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Going to the source


In the gospel of John, chapter ten, Jesus draws a distinction between his ministry and that of the Jewish religious leaders:


The thief does not come except to steal, and to kill, and to destroy.  I have come that they may have life, and that they may have it more abundantly” (John 10.10).

 

The word ‘thief’ does not refer to the devil, per se, but to the scribes and Pharisees who used their position to abuse and exploit the Jewish people.  In contrast, Jesus is depicted as ‘the good shepherd’ who knows his sheep and calls them by name.       

 

In the scriptures, a person’s name is indicative of their character and attributes.  Hence, to call a person by name involves more than just a casual greeting.  It denotes a deeply personal connection with another person — understanding their hopes and fears, strengths and weaknesses, and triumphs and tribulations.   

 

Beloved theologian and pastor, Eugene Peterson (translator of The Message Bible), made the following observation in an interview with Drew Dyck of Moody Publishers in 2017: 

 

“As pastors, we’re interested in getting people to live a life that is congruent with the gospel. One of the things I realised from day one is that I needed to listen to congregants and not just put things into their heads. This is one of the wonderful things about being a pastor. You get the time and the opportunity to make connections with the everyday lives of people in your congregation. You can’t just treat Christianity as a pile of ideas from which to add and subtract.


“I don’t think you can help anyone live a congruent life without knowing their name. How can you be personally involved in someone’s life and not know who their children are, who their spouses are, or the trials they go through every day? It just doesn’t work.”

 

An Anglican priest once said to me, “There are three things that we don’t talk about in our church: Sex, money, and politics.”  I thought to myself, “That’s fine, but what else is there?” 

If you have any doubts, just take a walk down the street and ask people, “What are you most concerned about?”  You will find that people are primarily concerned about sex (their intimate relationships and family groups), money (how to make ends meet in an inflationary environment), and politics (the direction in which society is heading).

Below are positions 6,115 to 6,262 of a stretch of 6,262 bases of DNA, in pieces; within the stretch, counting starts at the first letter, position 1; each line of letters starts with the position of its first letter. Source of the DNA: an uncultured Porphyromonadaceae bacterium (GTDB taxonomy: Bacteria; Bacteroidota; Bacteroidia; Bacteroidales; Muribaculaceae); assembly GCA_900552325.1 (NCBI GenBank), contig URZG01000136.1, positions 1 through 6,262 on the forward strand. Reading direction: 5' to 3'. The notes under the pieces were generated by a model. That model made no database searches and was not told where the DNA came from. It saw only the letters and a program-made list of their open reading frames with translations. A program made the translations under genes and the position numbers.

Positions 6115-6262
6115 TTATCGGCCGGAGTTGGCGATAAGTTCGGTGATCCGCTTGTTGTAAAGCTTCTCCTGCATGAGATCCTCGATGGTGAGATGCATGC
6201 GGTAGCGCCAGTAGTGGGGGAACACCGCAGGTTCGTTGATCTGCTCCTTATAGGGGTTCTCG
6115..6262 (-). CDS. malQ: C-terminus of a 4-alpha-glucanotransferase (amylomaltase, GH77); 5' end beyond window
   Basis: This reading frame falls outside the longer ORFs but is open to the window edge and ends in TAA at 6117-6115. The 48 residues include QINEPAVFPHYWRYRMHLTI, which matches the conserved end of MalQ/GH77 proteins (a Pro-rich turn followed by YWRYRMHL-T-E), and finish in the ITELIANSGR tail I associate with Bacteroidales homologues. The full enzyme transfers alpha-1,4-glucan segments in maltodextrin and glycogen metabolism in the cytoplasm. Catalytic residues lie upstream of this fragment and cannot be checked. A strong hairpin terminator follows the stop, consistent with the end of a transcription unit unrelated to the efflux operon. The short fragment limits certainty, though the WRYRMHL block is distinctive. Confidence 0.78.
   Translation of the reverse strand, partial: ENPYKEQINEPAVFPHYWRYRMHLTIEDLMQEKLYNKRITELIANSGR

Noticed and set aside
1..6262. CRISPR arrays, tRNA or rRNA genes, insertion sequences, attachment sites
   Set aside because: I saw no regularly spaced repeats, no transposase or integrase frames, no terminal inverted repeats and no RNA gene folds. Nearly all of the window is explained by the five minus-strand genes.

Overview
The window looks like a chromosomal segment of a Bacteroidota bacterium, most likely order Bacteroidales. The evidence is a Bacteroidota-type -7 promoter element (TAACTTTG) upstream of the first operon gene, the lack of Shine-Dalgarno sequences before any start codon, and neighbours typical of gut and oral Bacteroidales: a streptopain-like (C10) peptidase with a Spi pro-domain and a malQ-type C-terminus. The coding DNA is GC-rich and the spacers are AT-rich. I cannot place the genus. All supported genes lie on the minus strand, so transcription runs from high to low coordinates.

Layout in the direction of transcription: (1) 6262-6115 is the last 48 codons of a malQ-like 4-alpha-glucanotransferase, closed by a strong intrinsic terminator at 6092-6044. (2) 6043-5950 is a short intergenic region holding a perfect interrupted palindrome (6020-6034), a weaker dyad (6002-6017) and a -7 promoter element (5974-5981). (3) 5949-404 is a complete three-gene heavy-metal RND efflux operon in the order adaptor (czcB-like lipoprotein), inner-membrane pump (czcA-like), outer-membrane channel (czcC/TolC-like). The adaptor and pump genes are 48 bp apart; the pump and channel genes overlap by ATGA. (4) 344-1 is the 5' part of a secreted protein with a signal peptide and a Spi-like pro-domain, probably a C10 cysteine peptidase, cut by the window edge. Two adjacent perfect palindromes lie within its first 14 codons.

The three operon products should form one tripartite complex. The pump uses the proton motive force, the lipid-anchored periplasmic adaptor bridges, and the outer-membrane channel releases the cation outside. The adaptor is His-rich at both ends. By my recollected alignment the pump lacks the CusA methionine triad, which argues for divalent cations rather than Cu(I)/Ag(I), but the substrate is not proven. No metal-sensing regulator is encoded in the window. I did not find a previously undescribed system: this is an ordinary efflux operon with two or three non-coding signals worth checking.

Which just goes to show how out of touch the church is!  No wonder we have so many vacant seats and empty buildings!  If we are to make a difference in the world, we need to scratch where it itches.

 

 Paul, the pastor

 

Saul of Tarsus was a towering figure in the early church.  He was called to be an apostle — an authorised representative of the Lord Jesus, endowed with special power to proclaim the gospel, establish local churches, and exercise spiritual governance over entire regions. 

 

He also functioned as a trans-local pastor, overseeing the churches he had founded and the leaders he had commissioned through episcopal letters and personal visits.  I don’t think for a moment that when Paul sat down to write or dictate his letters, he was aware of the fact that these documents would one day be viewed as sacred Scripture and be included in the canon of the New Testament.

 

Paul wrote to individuals or groups of people to address specific issues that they were grappling with in their lives.  Whilst some of Paul’s letters incorporated foundational teaching and approximated a kind of systematic theology, they nevertheless sought to provide answers to the questions that 1st century Christians were asking and solutions to the problems they were facing.

 

A case in point is Paul’s letter to the church at Corinth. Interspersed with profound teaching on the church as the body of Christ, Paul addresses key issues such as religious sectarianism, sexual immorality, material litigation, marital equality, cultural idolatry, and social discrimination. 

 

In some instances, Paul speaks authoritatively on behalf of Christ: “To the married I command, yet not I but the Lord …” (1 Cor 7.10).  At other times he differentiates between the word of the Lord and his own opinion as an apostle of Christ: “But to the rest, I, not the Lord, say …” (1 Cor 7.12), and “according to my judgment — and I think I also have the Spirit of God” (1 Cor 7.40).